A new National Endowment for Science, Technology and the Arts (NESTA) commissioned MORI-poll has revealed 70% of the public believe innovation is the best way to solve economic and social problems, yet only 40% say the UK has an environment where innovation can flourish.
An alarming 44% of British adults believe they are “not very” or “not at all innovative” and four times as many people say their employer does not provide enough support to foster innovation than those with an employer that does. Surprisingly, those working in the public sector thought they were given more opportunity to be innovative in the workplace than those in the private sector.
There is both a gender and social gap apparent in UK innovation. More than twice as many people from the AB social grade believe they have had innovative ideas applicable in their workplace than those in the DE social grade (56% to 22% respectively). The poll also found that twice as many men as women believe they are “very innovative”.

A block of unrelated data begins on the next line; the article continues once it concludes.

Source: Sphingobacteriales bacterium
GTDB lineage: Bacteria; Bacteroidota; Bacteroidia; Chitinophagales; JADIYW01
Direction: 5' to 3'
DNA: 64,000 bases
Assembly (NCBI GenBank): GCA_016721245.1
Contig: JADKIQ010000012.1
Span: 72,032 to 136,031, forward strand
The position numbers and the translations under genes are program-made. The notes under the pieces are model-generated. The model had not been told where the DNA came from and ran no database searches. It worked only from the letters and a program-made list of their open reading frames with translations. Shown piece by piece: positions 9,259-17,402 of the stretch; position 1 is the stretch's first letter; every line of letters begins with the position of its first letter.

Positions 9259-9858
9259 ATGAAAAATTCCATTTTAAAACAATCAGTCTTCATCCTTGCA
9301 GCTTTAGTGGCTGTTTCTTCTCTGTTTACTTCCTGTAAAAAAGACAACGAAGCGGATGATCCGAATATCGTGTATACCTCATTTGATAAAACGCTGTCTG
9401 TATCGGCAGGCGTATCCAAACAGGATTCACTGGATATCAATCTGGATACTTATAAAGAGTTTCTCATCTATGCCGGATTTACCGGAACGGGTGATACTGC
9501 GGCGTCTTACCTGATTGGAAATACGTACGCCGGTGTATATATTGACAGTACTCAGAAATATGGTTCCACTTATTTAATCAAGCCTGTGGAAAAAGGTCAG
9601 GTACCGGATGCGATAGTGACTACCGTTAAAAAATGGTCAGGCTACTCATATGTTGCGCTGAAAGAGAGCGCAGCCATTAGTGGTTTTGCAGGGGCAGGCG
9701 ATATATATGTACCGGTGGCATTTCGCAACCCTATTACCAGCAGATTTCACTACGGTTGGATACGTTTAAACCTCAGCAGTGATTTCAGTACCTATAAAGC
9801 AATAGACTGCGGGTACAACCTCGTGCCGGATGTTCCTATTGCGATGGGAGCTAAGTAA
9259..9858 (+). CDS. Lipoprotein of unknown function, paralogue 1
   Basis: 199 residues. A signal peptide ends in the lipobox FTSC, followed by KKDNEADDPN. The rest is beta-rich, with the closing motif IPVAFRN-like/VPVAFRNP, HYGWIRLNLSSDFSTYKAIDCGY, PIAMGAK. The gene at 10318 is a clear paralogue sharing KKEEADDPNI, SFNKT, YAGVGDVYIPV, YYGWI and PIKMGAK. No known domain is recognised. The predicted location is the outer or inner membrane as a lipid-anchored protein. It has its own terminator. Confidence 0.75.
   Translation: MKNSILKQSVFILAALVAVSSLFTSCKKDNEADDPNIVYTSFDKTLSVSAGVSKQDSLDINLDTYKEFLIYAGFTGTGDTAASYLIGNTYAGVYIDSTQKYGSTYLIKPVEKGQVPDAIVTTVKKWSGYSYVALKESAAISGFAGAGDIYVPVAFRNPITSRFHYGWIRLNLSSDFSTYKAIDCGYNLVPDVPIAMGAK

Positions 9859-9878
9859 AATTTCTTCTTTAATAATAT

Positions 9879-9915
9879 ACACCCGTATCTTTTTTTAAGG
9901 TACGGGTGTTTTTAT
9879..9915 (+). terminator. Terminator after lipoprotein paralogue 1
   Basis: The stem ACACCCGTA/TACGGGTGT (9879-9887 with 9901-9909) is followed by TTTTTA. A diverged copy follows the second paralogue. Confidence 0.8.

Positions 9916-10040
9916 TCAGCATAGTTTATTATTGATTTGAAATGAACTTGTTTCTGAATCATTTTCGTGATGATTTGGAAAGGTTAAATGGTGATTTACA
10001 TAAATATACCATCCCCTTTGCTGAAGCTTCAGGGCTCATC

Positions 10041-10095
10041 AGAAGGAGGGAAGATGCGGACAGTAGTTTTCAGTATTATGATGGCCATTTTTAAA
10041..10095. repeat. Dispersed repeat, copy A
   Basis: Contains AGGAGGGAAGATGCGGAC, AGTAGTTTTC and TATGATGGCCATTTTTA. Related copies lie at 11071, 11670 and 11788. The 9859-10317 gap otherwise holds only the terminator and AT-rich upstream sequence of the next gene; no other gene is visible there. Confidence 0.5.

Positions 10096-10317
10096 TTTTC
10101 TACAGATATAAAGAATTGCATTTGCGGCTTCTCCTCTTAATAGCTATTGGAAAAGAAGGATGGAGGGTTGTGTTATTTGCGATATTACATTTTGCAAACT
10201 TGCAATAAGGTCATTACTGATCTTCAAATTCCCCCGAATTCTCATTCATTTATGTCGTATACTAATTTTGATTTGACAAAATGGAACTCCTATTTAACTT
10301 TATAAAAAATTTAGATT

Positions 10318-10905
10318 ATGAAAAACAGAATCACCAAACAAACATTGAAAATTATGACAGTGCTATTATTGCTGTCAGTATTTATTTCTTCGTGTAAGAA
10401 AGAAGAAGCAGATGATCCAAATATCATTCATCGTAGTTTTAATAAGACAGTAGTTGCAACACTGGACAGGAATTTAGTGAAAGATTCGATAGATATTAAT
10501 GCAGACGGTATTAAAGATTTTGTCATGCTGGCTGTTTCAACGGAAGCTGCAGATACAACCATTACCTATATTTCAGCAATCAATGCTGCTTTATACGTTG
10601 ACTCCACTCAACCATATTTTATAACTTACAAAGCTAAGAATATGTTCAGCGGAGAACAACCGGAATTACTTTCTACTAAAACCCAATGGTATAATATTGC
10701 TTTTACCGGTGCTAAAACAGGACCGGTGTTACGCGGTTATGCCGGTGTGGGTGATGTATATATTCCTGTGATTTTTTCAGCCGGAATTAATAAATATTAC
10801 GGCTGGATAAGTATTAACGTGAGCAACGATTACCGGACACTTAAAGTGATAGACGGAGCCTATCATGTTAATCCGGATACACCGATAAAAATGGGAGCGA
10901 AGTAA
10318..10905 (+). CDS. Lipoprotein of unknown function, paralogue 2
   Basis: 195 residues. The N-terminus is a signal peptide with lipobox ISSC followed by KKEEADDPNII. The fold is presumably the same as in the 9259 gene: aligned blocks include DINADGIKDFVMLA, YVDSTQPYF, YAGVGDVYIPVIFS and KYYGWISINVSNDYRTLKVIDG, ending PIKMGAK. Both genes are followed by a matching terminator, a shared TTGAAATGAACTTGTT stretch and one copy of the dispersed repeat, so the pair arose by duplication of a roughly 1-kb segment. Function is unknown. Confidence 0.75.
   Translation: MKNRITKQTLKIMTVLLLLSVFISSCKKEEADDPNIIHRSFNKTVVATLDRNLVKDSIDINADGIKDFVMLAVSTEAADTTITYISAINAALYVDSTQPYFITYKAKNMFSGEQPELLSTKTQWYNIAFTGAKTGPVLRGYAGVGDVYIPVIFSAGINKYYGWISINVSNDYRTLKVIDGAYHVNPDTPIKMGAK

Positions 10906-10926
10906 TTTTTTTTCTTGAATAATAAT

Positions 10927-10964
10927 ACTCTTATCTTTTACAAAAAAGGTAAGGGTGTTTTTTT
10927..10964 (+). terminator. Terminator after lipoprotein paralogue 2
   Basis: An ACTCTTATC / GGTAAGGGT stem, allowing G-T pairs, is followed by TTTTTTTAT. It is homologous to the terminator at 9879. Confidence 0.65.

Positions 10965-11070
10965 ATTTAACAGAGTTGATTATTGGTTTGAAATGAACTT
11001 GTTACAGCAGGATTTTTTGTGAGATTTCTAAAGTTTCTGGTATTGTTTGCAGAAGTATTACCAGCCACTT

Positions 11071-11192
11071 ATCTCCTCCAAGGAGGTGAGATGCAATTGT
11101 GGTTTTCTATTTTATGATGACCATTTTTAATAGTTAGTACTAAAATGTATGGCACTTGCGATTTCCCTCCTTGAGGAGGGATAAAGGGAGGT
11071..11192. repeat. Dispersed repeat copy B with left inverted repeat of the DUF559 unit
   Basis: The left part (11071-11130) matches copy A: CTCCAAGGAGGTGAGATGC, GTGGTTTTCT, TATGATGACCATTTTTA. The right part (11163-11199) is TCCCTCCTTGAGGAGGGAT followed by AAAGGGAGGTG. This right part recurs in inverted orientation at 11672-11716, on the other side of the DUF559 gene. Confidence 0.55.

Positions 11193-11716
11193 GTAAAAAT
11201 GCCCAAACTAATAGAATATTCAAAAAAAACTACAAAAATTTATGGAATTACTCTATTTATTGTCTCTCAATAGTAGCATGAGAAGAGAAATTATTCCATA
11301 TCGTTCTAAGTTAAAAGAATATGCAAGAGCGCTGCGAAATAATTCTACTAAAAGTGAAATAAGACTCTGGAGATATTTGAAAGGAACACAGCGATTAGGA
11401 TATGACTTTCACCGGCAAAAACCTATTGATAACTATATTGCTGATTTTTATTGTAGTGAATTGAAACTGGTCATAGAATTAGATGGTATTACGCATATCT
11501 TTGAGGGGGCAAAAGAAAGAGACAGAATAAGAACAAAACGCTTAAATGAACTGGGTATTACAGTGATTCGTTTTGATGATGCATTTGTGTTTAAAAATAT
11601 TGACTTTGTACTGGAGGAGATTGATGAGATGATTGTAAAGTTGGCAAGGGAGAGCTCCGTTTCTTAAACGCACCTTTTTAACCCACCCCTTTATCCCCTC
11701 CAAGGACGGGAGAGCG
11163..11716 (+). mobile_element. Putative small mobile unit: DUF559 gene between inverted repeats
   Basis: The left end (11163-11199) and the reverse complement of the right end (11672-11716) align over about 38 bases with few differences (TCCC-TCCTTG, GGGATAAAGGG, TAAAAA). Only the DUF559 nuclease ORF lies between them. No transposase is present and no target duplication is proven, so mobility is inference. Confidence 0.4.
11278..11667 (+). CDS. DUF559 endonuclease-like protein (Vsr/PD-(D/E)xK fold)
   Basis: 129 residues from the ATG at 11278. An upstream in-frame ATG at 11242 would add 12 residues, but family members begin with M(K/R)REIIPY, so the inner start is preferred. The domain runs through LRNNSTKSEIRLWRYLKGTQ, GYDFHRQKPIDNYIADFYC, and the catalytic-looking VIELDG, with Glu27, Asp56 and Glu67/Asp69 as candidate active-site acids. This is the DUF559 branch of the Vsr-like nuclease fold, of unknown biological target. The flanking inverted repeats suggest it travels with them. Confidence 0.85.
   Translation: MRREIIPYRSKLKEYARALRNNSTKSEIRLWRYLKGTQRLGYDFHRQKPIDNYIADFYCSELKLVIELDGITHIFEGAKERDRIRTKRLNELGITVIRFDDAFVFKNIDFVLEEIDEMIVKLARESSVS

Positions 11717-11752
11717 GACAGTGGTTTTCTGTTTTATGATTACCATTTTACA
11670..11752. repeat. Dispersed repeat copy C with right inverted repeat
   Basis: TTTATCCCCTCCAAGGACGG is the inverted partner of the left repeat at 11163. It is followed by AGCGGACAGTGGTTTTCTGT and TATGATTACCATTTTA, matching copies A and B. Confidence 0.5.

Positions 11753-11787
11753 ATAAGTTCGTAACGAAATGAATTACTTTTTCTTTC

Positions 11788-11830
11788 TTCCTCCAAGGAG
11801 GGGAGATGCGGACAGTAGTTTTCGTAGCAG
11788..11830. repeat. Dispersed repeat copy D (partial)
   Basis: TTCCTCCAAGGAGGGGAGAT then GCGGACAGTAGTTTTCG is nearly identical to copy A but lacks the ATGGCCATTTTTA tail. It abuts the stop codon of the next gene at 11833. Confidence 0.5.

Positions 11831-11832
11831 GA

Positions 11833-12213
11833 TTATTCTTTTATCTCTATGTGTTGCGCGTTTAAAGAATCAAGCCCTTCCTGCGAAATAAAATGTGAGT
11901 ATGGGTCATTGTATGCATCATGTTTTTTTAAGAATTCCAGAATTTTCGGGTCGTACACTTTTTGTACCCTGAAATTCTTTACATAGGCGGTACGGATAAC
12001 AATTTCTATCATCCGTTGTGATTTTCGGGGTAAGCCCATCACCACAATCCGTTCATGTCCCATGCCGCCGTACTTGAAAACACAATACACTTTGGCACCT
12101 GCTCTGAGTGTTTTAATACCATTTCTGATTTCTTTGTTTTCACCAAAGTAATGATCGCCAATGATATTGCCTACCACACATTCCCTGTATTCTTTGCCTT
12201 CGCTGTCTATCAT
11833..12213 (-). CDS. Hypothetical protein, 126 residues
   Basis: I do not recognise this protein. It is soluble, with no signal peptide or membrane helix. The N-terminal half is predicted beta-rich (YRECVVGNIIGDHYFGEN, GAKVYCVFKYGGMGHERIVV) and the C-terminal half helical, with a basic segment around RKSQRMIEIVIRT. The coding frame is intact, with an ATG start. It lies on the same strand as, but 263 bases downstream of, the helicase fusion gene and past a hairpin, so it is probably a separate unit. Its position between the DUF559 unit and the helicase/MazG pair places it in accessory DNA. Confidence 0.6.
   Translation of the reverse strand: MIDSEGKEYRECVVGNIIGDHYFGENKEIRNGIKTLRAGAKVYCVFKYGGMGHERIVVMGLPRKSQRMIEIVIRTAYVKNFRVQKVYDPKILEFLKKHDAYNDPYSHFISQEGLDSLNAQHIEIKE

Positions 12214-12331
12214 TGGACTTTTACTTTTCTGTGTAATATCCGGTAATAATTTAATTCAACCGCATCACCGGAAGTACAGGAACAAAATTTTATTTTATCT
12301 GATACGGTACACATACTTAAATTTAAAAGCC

Over 2,000 people were surveyed during October by MORI for the survey, which also revealed 68% of UK senior executives believe that entrepreneurial behaviour and entrepreneurs are not highly regarded in this country, compared with the global average of 41%. Only South Korea ranks lower.
Commenting on the research, released to coincide with the launch of its annual showcase, NESTA chief executive, Jonathan Kestenbaum said: “We are clear that innovation will be the defining issue for this country’s competitiveness and quality of life over the next decade.”
NESTA is launching a new five-year plan to transform the UK’s capacity for innovation. It uses a national endowment of over £300m to provide early-stage funding, influence policy and develop a UK culture where innovation can flourish. This includes a new £50 million investment fund targeted at early-stage innovative ventures. The event will showcase fifty of the UK’s most innovative young companies and individuals supported by NESTA as well as highlighting new activities.